- The Black Hat Guy of xkcd, being based on the aforementioned Aram, also fits this trope.
- Unless Word of God says so, Black Hat Guy was probably based around the old black-hat/white-hat notion of hackers. Black-hats (as in the bad guys from cowboy movies) were the ones that hack maliciously; white-hats are out to test security systems (and occasionally rob the rich to give to the poor).
- Elijah And Azuu has Fraja's Mom, who has actively antagonized every character she's interacted with at least once simply for her own amusement. She actually helps her son get through a romantic crisis by helping him realize that, as a demon, being impulsive and doing whatever you want is part of life.
- The romantic crisis only came about because she herself seduced her son's boyfriend.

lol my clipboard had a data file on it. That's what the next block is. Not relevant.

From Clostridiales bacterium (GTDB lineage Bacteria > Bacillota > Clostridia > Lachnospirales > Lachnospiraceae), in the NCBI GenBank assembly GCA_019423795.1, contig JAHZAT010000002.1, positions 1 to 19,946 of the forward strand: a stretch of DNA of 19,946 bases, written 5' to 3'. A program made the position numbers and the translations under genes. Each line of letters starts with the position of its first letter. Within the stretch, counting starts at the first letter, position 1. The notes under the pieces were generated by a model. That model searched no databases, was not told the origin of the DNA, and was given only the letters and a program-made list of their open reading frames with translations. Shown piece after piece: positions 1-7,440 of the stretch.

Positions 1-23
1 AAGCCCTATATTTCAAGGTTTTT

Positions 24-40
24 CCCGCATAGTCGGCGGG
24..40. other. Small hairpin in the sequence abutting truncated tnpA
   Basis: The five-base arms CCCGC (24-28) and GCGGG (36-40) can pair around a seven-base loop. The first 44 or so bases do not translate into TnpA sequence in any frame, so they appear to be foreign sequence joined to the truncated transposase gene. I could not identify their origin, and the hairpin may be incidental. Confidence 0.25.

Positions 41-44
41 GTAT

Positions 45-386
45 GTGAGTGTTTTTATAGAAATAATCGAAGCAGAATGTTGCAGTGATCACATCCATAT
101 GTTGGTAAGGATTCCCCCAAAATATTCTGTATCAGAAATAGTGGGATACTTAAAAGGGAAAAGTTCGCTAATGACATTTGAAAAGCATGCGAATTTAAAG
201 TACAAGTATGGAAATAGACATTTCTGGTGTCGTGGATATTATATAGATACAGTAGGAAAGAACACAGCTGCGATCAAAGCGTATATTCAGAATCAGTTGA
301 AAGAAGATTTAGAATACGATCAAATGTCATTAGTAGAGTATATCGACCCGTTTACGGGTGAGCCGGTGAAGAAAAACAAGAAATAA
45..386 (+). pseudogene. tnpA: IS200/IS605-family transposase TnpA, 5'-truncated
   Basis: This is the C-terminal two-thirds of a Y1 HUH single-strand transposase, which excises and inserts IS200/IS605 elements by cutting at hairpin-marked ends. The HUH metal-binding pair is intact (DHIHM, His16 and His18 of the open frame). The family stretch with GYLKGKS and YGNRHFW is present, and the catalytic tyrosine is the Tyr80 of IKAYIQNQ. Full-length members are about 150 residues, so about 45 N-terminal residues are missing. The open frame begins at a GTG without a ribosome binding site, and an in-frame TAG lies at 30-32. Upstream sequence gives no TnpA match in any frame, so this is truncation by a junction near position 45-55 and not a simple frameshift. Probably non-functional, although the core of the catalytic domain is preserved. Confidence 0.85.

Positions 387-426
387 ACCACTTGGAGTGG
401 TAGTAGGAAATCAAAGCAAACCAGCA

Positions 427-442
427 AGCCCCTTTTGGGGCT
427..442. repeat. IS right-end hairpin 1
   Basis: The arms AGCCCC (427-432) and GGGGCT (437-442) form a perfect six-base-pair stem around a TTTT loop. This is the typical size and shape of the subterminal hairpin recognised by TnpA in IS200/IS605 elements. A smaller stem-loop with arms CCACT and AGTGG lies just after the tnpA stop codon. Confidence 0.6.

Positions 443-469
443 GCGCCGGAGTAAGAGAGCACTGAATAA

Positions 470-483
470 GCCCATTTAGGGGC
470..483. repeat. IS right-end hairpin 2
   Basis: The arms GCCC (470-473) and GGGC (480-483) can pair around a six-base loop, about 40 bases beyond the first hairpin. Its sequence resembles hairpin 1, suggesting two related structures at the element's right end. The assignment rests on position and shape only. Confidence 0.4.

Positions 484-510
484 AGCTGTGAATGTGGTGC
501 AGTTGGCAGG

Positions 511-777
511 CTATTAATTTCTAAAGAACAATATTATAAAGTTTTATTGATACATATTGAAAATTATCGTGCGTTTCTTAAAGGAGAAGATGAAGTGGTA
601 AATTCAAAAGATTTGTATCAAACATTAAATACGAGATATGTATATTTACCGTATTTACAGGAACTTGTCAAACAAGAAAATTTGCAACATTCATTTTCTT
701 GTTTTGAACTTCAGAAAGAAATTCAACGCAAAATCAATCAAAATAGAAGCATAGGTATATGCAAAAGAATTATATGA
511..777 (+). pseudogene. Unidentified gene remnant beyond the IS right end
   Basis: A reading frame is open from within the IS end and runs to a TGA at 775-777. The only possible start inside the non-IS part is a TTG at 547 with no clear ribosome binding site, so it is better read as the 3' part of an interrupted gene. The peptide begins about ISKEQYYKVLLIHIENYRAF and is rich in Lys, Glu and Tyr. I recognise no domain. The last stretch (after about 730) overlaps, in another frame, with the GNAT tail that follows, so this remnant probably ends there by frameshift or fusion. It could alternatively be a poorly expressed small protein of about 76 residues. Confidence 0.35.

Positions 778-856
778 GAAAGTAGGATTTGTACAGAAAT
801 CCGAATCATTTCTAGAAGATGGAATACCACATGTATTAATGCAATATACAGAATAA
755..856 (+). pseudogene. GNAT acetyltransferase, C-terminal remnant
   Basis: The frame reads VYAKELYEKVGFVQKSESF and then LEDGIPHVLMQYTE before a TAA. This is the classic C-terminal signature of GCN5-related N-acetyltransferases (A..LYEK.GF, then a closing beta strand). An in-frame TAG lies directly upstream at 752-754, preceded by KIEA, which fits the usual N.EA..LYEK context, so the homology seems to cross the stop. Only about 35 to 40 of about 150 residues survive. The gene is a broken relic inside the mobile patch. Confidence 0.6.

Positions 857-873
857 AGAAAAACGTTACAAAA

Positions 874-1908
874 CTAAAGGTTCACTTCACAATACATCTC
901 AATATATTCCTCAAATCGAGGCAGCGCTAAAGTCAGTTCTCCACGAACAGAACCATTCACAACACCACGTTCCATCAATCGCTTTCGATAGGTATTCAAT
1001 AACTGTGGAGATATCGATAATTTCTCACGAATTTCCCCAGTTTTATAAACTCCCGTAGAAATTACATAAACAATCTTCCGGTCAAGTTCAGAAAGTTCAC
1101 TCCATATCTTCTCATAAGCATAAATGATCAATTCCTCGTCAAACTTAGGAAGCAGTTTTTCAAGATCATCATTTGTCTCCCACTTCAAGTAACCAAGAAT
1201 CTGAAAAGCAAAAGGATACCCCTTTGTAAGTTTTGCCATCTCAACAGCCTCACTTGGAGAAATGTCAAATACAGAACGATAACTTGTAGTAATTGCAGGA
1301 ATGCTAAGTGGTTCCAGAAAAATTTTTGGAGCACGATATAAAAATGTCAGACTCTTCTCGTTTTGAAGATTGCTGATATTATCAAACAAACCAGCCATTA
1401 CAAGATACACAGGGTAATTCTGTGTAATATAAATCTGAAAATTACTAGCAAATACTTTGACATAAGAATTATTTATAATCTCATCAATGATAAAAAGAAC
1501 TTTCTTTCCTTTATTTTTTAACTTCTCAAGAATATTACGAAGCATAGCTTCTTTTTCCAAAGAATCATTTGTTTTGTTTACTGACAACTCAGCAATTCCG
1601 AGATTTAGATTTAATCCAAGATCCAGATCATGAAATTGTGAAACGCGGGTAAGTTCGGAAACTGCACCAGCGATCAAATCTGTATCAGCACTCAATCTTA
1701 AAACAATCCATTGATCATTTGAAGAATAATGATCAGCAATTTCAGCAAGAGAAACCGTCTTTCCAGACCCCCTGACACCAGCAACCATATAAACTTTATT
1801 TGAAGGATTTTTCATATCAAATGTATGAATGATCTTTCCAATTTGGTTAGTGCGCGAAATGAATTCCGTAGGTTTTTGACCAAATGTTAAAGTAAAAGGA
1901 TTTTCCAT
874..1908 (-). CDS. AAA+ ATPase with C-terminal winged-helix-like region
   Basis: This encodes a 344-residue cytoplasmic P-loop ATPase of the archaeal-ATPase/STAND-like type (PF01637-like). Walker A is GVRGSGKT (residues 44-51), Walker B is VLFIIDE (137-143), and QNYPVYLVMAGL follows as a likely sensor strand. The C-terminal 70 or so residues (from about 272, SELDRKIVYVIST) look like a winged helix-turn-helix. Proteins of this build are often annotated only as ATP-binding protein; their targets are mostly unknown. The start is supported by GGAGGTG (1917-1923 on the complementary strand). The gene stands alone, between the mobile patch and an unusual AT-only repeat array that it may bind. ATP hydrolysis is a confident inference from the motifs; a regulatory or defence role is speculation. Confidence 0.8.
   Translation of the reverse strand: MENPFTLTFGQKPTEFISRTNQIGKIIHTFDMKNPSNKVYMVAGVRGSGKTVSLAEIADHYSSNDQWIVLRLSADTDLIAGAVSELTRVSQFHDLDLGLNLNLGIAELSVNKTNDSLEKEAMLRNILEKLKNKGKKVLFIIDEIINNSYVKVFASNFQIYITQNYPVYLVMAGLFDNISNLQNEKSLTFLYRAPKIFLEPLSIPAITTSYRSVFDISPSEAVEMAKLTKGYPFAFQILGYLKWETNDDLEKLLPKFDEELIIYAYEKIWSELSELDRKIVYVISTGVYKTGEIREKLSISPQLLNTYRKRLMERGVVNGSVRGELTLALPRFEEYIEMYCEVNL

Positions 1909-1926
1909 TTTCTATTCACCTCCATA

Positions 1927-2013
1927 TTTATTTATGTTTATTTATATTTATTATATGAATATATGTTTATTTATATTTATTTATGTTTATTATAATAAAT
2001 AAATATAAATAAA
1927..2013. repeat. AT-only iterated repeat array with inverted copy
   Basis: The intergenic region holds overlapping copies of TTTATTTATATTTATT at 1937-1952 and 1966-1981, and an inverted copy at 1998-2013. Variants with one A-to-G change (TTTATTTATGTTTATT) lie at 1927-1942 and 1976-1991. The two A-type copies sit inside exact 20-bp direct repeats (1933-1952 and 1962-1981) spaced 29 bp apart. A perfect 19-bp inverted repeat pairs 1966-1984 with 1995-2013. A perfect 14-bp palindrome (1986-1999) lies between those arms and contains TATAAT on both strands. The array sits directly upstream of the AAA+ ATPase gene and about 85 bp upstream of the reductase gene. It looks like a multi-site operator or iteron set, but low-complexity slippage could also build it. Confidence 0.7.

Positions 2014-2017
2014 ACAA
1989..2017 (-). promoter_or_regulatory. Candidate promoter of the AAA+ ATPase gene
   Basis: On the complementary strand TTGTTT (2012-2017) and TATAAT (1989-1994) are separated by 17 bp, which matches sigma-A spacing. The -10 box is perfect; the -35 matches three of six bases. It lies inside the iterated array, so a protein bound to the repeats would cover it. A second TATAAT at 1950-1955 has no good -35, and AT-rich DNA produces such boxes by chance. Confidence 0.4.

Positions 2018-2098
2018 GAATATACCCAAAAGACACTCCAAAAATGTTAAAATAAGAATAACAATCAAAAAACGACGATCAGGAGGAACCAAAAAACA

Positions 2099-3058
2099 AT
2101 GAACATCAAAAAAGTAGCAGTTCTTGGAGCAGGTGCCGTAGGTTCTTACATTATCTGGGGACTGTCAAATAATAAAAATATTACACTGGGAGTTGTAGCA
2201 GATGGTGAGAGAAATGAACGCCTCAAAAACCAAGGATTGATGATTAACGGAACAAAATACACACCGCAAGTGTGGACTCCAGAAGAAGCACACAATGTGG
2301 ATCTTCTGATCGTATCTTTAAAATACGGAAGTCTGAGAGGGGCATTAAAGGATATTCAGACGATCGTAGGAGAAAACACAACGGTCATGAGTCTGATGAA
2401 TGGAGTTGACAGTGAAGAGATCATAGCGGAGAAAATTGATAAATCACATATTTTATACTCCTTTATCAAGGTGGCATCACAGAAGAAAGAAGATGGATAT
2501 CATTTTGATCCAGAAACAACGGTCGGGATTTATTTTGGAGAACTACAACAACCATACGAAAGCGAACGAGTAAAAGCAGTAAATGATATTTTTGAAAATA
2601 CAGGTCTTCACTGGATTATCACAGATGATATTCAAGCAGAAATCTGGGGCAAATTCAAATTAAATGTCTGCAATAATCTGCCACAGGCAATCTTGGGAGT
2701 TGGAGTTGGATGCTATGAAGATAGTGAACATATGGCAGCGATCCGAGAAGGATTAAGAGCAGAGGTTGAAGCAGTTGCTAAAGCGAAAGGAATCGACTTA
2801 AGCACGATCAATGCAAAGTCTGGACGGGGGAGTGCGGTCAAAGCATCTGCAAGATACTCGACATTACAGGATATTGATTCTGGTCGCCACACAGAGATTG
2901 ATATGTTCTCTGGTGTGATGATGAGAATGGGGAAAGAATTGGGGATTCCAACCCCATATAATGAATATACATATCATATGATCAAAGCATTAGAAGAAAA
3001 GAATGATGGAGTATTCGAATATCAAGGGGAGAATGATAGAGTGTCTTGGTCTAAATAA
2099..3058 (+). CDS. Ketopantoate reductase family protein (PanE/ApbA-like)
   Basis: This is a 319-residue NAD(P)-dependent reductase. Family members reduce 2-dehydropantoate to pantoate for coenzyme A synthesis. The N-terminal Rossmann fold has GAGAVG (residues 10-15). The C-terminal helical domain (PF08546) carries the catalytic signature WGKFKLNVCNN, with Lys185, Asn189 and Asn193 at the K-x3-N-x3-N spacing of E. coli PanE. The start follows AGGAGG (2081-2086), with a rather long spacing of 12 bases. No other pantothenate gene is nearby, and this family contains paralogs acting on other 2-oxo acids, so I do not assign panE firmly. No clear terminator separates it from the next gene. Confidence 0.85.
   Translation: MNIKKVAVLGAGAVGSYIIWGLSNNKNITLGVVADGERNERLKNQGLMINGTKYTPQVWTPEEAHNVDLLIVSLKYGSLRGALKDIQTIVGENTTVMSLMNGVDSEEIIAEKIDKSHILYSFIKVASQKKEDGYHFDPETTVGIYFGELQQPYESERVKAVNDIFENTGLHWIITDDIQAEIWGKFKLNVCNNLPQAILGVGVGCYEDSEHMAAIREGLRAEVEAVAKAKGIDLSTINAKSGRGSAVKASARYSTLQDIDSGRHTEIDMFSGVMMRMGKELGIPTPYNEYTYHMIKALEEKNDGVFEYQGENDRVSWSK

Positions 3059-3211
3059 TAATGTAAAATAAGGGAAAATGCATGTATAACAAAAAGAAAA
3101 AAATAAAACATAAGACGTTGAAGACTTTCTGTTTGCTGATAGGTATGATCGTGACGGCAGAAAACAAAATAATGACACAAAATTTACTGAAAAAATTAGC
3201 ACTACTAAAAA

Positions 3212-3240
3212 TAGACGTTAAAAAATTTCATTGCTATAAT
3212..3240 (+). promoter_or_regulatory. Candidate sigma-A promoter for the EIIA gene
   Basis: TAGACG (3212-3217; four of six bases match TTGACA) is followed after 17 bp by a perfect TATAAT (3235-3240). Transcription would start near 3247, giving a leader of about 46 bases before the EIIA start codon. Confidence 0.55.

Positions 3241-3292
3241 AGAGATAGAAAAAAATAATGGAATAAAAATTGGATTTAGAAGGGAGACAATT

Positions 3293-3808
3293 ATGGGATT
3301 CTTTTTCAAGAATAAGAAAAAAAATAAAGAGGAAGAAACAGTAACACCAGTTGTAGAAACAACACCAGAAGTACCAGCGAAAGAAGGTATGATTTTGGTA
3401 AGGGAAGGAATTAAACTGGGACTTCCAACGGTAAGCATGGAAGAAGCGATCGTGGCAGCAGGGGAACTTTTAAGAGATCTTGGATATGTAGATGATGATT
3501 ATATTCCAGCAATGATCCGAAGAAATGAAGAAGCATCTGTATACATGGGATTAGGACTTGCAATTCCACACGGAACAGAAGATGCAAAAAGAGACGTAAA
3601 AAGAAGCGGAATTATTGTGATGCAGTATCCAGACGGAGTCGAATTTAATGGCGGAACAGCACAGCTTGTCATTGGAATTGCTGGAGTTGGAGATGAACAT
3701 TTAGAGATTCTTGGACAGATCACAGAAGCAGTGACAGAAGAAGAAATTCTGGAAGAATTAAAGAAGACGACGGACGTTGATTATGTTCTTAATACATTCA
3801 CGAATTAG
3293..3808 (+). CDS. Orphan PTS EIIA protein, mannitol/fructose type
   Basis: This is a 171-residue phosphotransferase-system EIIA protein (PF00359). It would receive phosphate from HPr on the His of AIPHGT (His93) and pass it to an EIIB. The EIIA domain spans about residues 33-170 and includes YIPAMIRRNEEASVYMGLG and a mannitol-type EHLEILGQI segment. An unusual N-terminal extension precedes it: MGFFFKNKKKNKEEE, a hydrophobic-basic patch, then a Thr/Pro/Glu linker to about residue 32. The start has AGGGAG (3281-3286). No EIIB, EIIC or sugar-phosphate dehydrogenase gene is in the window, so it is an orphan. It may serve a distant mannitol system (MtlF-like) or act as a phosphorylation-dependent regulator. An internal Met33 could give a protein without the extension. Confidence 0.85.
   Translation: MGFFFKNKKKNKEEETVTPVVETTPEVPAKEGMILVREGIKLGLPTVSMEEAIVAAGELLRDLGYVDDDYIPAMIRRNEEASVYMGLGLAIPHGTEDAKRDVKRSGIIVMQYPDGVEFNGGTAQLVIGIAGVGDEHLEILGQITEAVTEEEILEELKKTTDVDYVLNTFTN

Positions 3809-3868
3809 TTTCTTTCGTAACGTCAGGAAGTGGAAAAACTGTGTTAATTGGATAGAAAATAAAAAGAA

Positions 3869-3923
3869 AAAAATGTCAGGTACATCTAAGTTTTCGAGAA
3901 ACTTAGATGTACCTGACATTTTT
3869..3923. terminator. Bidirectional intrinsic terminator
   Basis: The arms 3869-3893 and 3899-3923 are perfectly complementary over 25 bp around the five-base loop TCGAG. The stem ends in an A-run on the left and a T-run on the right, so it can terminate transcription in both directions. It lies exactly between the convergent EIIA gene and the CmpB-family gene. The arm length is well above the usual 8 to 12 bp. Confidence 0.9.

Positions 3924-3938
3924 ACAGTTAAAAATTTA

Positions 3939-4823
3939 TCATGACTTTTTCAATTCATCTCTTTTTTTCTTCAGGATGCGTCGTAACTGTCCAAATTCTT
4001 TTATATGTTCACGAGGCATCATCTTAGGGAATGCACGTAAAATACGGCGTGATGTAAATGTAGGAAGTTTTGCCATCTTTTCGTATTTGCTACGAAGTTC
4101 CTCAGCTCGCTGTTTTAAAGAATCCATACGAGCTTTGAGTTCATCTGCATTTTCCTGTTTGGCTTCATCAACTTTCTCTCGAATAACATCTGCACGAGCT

- In Freefall, Sam Starfall is all about pranking and generally causing trouble for others, though none of his plans have involved the intent to cause real harm.
- In Sinfest, this is how Ezekiel and Ariel act when around Satan. Part of their job appears to be "annoy the Devil as much as possible so he'll be too distracted to corrupt mortal humans". Their favorite way to do this is to dress up as Jehova's Witnesses and ring his doorbell.
- Tia Darkness fills this role in Eerie Cuties, both for the lulz and in order to sustain her existence.